For a few minutes prior to the official start of proceedings we were serenaded by the gentle guitar music of Paddy Flamenco (Paddy Anderson). Then our genial compere Davie Philip ( a member of  Hub steering group) introduced proceedings with a poem from fellow Cloughjordan resident, poet Mel White.

Mel’s inspiring poem was followed by a presentation from Seán Ó Conláin, also a member of the Hub steering group, on the work done to arrive at this point. He invited everyone to join the journey to create an effective alliance in Ireland on this crucial notion  of a different kind of economy. He referred to the work of NESC and the government response, namely, to create a set of national indicators, but suggested that what we need is  a transformative action programme, which we can co-create. 

Our first guest, Katherine Trebeck, Strategic Advocacy Advisor for WEAll, commented that she was pleased to see so many friends from across the globe who will able to support the new Hub. While patch and repair might be offered as a solution, as an economist she argues that we need a new model of the economy – but what should it look like? The ethos of WEAll is all around collaboration, and support for those who are doing pioneering work. Hubs represent conversations at a local level which can lead to a global vision.

Katherine was followed by Jennifer Wallace, Head of Policy at Carnegie UK, who presented their concept of how we can contribute to collective wellbeing and the work that Carnegie has carried out on the wellbeing economy in Northern Ireland, particularly on a community level. (Jennifer’s PowerPoints are here).

Then there were two brief reflections, both from other members of the hub steering group: first, Peter Doran of Queens University Belfast. He made reference to Michael D as a role model for solidarity within Ireland and Europe. He reminds us of the notion of reconciling the economy with global climate justice and the principle of listening to local conversations.

Colette Bennett of Social Justice Ireland commented that we should listen to Katherine Trebeck’s comment that we must continue to ask questions, behaving like 3-year-old children. This underpins the idea of a deliberative democracy; and understanding what community wellbeing really means. But we must avoid ‘wellbeing washing’. The key for her, was creating a transformation task-force.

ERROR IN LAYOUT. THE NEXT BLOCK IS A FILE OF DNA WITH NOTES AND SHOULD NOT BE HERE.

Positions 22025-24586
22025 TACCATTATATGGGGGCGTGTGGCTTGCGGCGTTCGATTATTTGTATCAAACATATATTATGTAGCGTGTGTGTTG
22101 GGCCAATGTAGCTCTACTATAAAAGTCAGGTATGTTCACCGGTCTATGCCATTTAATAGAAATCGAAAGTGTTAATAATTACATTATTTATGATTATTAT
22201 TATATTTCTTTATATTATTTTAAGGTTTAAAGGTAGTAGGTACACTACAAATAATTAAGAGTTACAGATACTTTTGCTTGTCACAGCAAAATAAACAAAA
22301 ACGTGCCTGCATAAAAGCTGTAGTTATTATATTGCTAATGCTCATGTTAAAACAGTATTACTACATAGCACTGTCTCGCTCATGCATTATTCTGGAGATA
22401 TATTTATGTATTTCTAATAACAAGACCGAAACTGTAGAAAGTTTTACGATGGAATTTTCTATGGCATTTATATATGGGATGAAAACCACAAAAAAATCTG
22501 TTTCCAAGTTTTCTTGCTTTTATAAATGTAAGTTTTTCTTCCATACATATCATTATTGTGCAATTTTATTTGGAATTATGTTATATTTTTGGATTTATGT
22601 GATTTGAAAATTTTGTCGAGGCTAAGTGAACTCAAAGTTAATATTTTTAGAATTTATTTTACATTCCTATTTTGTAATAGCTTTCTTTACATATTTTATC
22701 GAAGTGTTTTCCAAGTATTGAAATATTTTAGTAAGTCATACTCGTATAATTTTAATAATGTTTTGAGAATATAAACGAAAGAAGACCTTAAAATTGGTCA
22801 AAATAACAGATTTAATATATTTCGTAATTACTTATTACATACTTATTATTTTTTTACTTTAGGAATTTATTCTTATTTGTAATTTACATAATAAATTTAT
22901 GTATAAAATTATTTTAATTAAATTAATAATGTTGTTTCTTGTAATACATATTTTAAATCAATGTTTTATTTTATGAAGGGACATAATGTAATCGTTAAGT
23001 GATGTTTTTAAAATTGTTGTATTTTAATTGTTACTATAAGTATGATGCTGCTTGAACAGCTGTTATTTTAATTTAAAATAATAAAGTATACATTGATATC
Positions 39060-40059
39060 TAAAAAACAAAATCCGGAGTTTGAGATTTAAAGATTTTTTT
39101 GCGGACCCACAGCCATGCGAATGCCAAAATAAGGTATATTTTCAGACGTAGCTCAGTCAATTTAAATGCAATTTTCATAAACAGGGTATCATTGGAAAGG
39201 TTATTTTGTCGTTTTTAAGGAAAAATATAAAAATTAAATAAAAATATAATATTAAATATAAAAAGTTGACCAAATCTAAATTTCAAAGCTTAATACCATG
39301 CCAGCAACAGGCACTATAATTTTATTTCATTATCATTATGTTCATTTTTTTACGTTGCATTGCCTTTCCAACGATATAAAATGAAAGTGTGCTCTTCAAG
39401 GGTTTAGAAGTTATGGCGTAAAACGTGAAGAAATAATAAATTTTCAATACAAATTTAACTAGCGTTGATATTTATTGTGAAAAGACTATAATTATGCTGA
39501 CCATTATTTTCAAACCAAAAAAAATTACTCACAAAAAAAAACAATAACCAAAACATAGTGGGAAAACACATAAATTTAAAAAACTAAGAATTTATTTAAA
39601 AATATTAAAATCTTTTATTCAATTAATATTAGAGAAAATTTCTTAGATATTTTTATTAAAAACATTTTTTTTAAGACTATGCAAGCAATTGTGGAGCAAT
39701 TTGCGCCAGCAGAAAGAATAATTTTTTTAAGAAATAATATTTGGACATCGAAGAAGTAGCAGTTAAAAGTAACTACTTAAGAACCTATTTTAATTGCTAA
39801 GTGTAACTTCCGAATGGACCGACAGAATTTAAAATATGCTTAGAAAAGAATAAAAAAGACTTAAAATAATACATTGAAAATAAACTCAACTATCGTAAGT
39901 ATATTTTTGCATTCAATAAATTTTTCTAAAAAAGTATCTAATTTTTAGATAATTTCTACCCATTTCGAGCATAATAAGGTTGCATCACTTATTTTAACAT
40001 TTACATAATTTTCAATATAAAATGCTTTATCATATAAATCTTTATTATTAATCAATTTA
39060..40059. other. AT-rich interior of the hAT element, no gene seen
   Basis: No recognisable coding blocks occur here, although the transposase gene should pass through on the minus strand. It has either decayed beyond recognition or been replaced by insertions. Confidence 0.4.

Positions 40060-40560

We then had a second emotive and profound poem from Mel White.

Next Roisin Markham of the Irish Doughnut Economy Network (IDEN) introduced our special guest speaker, Kate Raworth. She gave an inspiring talk, based on this slide deck. Kate related the Doughnut concept to the current situation in Ireland. She asked four questions: how can the people of Ireland thrive? How can Ireland be as generous as the wildlife next door? How can Ireland respect the health of the whole planet? How can Ireland respect the wellbeing of all people? She identified elements of  the deep design of places and gave examples of city Doughnut workshops across Europe. Finally, she suggested the Doughnut Economics Action Lab as a resource that we might turn to.

Davie Philip sought two quick  reflections on Kate’s presentation. Firstly,  Caroline Whyte of FEASTA (another member of the Hub steering group) spoke about the need for Ireland to reflect on its relationship with other countries, taking as an example the prominent role of Ireland’s current Minister of Finance in the Eurogroup. She also stressed the importance of ‘upstream’ measures such as hard limits on fossil fuel production and the introduction of commons-based taxation such as land value tax, so as to help reorient the entire economy. 

Charlie Fisher of the Development Trust of Northern Ireland reiterated the point that earlier speakers had made about Ireland’s effect on the global economy, and emphasised the important role of land ownership and property assets, calling for a community rights act in Northern Ireland and a strengthening of democracy so as to deter abusive extractive industries.

Several comments followed from audience participants, referring among other subjects to Community Wealth Building, EU-level work and the need to emphasise peace and reconciliation.